Q = I × t 
Ohm’s Law: The relationship between voltage (V), current (I), and resistance (R):
V = I × R 
Joule’s Law: The power (P) dissipated in a resistor is directly proportional to the current (I) and resistance (R):
P = I² × R 
Peukert’s Law: The relationship between a solar battery’s discharge rate and its capacity:
C = I^k × t
where:
– C is the capacity (in amperehours)
– I is the discharge current (in amperes)
– t is the discharge time (in hours)
– k is a constant that depends on the battery’s chemistry and design
 Nernst Equation: The relationship between the opencircuit voltage (V) of an electrochemical cell and the activities of the reactants and products:
V = V₀ – (RT/nF) × ln(Q)
where:
– V₀ is the standard cell potential
– R is the universal gas constant
– T is the absolute temperature
– n is the number of electrons transferred
– F is the Faraday constant
– Q is the reaction quotient
 Gibbs Free Energy: The maximum amount of work that can be extracted from a thermodynamic system at constant temperature and pressure:
ΔG = ΔH – T × ΔS
where:
– ΔG is the change in Gibbs free energy
– ΔH is the change in enthalpy
– T is the absolute temperature
– ΔS is the change in entropy
These theorems and formulas provide a foundation for understanding the underlying principles governing the behavior and performance of solar batteries.
Examples and Numerical Problems
Example 1: A solar battery has a nominal voltage of 12V and a nominal capacity of 200Ah. What is its energy storage capacity in watthours?
Solution:
Energy (E) = Voltage (V) × Capacity (I) × Time (t)
E = 12V × 200Ah = 2400Wh
Example 2: A solar battery has a roundtrip efficiency of 90%. If 1000Wh of energy is stored in the battery, how much energy can be used?
Solution:
Usable energy = Stored energy × Roundtrip efficiency
Usable energy = 1000Wh × 0.9 = 900Wh
Example 3: A solar battery has a cycle life of 1000 cycles at a 50% depth of discharge. If the battery has a nominal capacity of 200Ah, what is its usable capacity over its lifetime?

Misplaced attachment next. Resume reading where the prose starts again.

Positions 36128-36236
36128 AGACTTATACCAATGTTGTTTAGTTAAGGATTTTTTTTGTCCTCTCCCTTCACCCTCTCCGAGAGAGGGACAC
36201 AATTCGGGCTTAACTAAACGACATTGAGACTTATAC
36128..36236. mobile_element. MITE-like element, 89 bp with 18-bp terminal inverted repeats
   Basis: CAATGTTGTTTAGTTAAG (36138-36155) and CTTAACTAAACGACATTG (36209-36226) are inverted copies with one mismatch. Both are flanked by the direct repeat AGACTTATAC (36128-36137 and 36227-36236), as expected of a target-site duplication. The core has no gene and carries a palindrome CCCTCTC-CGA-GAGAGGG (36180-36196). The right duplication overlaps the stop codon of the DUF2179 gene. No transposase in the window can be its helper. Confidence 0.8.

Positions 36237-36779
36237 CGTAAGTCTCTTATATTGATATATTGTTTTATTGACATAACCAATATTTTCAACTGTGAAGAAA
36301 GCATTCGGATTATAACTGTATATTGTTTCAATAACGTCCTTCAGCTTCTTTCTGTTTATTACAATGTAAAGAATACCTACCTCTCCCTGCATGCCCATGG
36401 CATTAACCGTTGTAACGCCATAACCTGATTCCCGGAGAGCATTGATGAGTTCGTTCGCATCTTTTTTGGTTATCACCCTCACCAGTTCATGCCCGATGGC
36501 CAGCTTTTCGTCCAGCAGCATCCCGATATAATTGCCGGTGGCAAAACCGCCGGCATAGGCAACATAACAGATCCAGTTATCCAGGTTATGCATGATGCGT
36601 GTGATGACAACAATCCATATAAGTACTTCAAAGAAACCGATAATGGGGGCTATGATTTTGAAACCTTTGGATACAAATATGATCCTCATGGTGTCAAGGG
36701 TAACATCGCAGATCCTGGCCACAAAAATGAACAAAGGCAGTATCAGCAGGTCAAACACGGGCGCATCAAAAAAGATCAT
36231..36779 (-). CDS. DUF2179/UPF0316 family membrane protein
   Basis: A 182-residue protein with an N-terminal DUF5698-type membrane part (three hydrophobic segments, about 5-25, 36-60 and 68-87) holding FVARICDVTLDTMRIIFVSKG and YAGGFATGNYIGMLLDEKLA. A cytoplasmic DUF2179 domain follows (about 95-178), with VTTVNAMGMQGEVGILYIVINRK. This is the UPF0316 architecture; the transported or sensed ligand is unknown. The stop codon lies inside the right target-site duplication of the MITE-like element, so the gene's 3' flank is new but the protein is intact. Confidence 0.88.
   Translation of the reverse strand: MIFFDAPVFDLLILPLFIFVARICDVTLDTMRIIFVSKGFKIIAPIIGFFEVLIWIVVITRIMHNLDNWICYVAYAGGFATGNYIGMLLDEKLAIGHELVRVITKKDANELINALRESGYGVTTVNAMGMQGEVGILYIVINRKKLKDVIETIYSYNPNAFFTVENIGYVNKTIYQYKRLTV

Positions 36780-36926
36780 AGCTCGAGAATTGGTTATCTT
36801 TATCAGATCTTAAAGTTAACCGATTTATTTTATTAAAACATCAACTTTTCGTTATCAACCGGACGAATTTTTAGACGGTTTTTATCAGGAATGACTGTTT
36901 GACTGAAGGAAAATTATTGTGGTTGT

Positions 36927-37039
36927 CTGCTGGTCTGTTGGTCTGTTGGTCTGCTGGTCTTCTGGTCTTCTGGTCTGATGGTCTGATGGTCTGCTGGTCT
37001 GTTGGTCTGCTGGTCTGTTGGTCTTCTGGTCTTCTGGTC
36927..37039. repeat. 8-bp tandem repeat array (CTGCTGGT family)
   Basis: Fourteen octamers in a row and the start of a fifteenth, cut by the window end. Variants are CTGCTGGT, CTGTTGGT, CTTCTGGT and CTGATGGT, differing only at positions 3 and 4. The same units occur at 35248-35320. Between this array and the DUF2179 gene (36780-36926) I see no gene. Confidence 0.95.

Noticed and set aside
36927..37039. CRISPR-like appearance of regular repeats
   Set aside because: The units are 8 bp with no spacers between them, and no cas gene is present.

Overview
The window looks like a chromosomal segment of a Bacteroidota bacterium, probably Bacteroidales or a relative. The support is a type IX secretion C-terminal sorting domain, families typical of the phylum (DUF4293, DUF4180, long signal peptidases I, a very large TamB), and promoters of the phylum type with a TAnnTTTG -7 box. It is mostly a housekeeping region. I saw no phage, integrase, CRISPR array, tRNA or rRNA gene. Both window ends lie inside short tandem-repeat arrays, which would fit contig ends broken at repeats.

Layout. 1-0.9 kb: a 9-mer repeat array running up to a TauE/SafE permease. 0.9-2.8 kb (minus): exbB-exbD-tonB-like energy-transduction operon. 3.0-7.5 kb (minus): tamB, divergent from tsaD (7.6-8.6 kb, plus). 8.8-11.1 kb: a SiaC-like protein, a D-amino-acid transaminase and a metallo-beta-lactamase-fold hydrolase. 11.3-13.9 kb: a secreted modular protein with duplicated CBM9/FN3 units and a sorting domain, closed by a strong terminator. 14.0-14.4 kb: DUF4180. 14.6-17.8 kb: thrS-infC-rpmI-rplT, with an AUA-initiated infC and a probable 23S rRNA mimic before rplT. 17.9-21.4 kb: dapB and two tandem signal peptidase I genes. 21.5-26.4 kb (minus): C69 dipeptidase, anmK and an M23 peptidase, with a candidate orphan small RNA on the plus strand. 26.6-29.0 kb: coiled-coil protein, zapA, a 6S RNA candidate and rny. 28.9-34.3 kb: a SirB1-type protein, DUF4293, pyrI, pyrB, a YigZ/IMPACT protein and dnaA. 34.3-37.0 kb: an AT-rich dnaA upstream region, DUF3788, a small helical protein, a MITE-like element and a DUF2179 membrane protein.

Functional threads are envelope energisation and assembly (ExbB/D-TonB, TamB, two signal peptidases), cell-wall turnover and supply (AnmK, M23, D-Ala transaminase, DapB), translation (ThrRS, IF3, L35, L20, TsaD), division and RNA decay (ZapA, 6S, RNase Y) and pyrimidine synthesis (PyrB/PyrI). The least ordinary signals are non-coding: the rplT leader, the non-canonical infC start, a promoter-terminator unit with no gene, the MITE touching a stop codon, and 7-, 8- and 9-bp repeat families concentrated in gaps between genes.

Solution:
Usable capacity = Nominal capacity × Depth of Discharge × Cycle life
Usable capacity = 200Ah × 0.5 × 1000 = 100,000Ah
Example 4: A solar battery has an energy density of 150 Wh/kg. If the battery weighs 20 kg, what is its total energy storage capacity?
Solution:
Energy storage capacity = Energy density × Weight
Energy storage capacity = 150 Wh/kg × 20 kg = 3000 Wh
Example 5: A solar battery is charged at a rate of 2C and discharged at a rate of 1C. If the battery has a nominal capacity of 100Ah, what are the maximum charge and discharge currents?
Solution:
Maximum charge current = 2C × 100Ah = 200A
Maximum discharge current = 1C × 100Ah = 100A
These examples demonstrate the application of the discussed theorems, formulas, and technical specifications to solve practical problems related to solar battery performance and energy storage.
References
 How Is Solar Panel Efficiency Measured? – Technical Articles
 Choosing the Right Size and Capacity for a Solar Battery System
 Quantifying selfconsumption linked to solar home battery systems: Statistical analysis and economic assessment
 Predicting battery end of life from solar offgrid system field data using machine learning
 Electrochemical Energy Storage for Renewable Sources and Grid Balancing
 Battery Energy Storage Systems for Renewable Energy Integration
 Modeling and Simulation of Battery Energy Storage Systems for Renewable Energy Applications
I am Subrata, Ph.D. in Engineering, more specifically interested in Nuclear and Energy science related domains. I have multidomain experience starting from Service Engineer for electronics drives and microcontroller to specialized R&D work. I have worked on various projects, including nuclear fission, fusion to solar photovoltaics, heater design, and other projects. I have a keen interest in the science domain, energy, electronics and instrumentation, and industrial automation, primarily because of the wide range of stimulating problems inherited to this field, and every day it’s changing with industrial demand. Our aim here is to exemplify these unconventional, complex science subjects in an easy and understandable to the point manner.